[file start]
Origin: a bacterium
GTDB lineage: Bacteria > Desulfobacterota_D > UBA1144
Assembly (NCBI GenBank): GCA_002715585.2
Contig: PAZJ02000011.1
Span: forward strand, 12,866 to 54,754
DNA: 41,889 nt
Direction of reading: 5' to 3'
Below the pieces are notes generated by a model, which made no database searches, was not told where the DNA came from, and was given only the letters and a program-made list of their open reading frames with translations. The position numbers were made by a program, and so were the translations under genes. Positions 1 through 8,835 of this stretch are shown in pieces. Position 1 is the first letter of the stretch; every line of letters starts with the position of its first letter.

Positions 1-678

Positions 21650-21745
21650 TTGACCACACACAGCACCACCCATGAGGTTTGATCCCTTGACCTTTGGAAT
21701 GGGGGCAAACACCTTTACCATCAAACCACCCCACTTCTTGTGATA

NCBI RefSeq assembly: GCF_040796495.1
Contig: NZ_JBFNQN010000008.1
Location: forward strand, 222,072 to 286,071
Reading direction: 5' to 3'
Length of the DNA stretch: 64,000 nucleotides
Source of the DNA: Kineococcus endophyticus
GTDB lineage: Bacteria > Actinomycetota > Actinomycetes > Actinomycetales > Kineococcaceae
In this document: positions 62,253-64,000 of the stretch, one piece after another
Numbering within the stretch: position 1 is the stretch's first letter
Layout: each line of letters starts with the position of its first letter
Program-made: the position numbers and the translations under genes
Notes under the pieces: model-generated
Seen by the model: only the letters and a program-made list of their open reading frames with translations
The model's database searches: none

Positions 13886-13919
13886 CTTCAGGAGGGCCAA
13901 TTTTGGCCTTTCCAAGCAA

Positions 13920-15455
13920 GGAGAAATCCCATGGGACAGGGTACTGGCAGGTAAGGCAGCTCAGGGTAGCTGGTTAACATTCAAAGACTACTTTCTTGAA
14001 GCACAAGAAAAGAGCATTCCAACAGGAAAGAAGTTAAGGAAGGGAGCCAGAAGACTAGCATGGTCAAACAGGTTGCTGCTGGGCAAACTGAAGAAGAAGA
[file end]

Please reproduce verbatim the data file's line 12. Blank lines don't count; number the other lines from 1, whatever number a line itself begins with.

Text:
21701 GGGGGCAAACACCTTTACCATCAAACCACCCCACTTCTTGTGATA